Cloud

5/21/2018
12:00 PM
Kelly Sheridan
Kelly Sheridan
Quick Hits
Connect Directly
Twitter
LinkedIn
Google+
RSS
E-Mail
50%
50%

Google to Delete 'Secure' Label from HTTPS Sites

Google acknowledges HTTPS as the Internet standard with plans to remove 'secure' from all HTTPS sites.

Google plans to remove the "secure" label from HTTPS websites starting in September 2018, a move intended to acknowledge HTTPS as the standard for browser security. Users should expect all the sites they visit to be secured with HTTPS, the company reported last week.

Earlier this year, Google announced plans to mark all HTTP sites as "not secure" and alert users when they visit unencrypted pages. Previously, HTTP usage was too high to brand all unsecured pages with a warning. Now HTTPS is more common so Google is making it the standard by flagging unencrypted websites and removing secure indicators from encrypted ones.

"I like the idea of assuming a 'secure' setting by default and training users to accept a secure, default setting," says Dr. Engin Kirda, co-founder and Chief Architect at Lastline. "I expect users will be more likely to take 'not secure' warnings more seriously rather than actively check that a website is secure, as in the past."

The change will come into effect in Chrome 69. Read more details here.

Kelly Sheridan is the Staff Editor at Dark Reading, where she focuses on cybersecurity news and analysis. She is a business technology journalist who previously reported for InformationWeek, where she covered Microsoft, and Insurance & Technology, where she covered financial ... View Full Bio

Comment  | 
Print  | 
More Insights
Comments
Newest First  |  Oldest First  |  Threaded View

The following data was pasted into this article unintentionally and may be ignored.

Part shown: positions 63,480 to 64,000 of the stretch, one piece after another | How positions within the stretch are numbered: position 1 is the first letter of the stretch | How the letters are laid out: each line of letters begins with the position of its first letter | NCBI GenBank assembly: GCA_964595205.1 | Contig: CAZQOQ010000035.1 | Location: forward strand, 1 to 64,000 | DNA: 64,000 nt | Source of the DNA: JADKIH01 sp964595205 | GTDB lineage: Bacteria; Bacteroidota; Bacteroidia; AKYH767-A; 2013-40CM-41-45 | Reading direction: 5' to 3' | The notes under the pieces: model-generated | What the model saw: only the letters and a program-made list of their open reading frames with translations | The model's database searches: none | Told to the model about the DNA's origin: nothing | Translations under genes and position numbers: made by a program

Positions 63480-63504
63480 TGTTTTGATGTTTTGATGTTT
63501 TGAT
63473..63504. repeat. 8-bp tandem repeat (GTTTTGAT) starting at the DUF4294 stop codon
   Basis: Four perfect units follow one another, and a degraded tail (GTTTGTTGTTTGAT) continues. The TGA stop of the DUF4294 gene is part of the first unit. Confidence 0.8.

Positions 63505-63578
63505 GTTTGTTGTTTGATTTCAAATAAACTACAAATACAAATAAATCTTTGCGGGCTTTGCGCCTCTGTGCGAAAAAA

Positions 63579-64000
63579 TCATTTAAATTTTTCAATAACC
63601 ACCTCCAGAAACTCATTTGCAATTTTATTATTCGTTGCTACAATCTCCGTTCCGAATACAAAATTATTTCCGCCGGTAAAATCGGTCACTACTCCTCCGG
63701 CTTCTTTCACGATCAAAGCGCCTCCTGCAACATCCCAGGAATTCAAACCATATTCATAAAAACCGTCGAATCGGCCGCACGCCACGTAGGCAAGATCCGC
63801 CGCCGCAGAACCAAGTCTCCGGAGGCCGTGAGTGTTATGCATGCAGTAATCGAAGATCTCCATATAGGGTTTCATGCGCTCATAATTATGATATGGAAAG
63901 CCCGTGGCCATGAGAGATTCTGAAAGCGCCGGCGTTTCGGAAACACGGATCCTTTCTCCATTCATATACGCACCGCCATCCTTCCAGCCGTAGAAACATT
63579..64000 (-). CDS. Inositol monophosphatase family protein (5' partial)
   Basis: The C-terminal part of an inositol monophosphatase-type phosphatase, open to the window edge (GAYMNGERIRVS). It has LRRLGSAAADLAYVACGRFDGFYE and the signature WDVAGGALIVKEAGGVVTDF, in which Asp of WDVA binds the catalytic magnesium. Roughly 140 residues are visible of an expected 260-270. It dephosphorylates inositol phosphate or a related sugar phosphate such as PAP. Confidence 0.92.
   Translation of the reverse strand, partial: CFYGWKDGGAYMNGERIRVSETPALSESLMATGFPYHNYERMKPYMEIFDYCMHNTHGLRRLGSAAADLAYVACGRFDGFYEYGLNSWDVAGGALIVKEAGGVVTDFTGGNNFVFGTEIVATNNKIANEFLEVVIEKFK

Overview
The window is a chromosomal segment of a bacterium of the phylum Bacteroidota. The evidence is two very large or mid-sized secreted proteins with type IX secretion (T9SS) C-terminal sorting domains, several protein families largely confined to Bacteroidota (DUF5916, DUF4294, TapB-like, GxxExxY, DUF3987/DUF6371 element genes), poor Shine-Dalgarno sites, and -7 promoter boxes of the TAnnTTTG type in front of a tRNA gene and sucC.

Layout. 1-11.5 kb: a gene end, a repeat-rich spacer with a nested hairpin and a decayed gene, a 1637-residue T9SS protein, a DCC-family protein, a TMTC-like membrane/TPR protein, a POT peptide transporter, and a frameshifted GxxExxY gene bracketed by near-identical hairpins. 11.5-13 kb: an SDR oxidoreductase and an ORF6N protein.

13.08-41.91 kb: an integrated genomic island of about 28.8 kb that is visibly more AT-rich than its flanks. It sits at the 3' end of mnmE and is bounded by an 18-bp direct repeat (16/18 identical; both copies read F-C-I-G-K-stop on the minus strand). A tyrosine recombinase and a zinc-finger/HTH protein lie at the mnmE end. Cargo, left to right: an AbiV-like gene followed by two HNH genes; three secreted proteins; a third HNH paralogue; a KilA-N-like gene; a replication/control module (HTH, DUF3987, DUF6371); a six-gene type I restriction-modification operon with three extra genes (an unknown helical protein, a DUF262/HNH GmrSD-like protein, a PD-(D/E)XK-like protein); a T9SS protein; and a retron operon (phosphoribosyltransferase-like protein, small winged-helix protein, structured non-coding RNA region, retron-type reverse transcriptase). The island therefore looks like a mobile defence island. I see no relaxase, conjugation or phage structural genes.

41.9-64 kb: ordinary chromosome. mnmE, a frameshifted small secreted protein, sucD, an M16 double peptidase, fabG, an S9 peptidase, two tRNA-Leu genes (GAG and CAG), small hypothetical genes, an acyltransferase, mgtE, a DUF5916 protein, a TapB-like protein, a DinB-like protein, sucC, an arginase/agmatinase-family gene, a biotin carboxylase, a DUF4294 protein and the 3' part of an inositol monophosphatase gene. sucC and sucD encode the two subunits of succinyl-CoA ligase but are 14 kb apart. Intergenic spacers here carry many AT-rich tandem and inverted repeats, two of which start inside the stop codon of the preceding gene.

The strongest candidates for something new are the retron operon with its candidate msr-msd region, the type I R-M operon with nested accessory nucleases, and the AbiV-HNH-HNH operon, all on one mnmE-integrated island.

RyanSepe
50%
50%
RyanSepe,
User Rank: Ninja
5/21/2018 | 3:41:40 PM
Not Secure
I have not visited an external HTTP site for quite some time. I am all for this change. It looks to normalize HTTPS as the standard (which it most definitely is) and shame HTTP as an insecure mode of transit. 
'Hidden Tunnels' Help Hackers Launch Financial Services Attacks
Kelly Sheridan, Staff Editor, Dark Reading,  6/20/2018
Tesla Employee Steals, Sabotages Company Data
Jai Vijayan, Freelance writer,  6/19/2018
Inside a SamSam Ransomware Attack
Ajit Sancheti, CEO and Co-Founder, Preempt,  6/20/2018
Register for Dark Reading Newsletters
White Papers
Video
Cartoon
Current Issue
Flash Poll
Twitter Feed
Dark Reading - Bug Report
Bug Report
Enterprise Vulnerabilities
From DHS/US-CERT's National Vulnerability Database
CVE-2018-12633
PUBLISHED: 2018-06-22
An issue was discovered in the Linux kernel through 4.17.2. vbg_misc_device_ioctl() in drivers/virt/vboxguest/vboxguest_linux.c reads the same user data twice with copy_from_user. The header part of the user data is double-fetched, and a malicious user thread can tamper with the critical variables (...
CVE-2018-12634
PUBLISHED: 2018-06-22
CirCarLife Scada v4.2.4 allows remote attackers to obtain sensitive information via a direct request for the html/log or services/system/info.html URI.
CVE-2018-12635
PUBLISHED: 2018-06-22
CirCarLife Scada v4.2.4 allows unauthorized upgrades via requests to the html/upgrade.html and services/system/firmware.upgrade URIs.
CVE-2018-12630
PUBLISHED: 2018-06-21
NEWMARK (aka New Mark) NMCMS 2.1 allows SQL Injection via the sect_id parameter to the /catalog URI.
CVE-2018-12631
PUBLISHED: 2018-06-21
Redatam7 (formerly Redatam WebServer) allows remote attackers to read arbitrary files via /redbin/rpwebutilities.exe/text?LFN=../ directory traversal.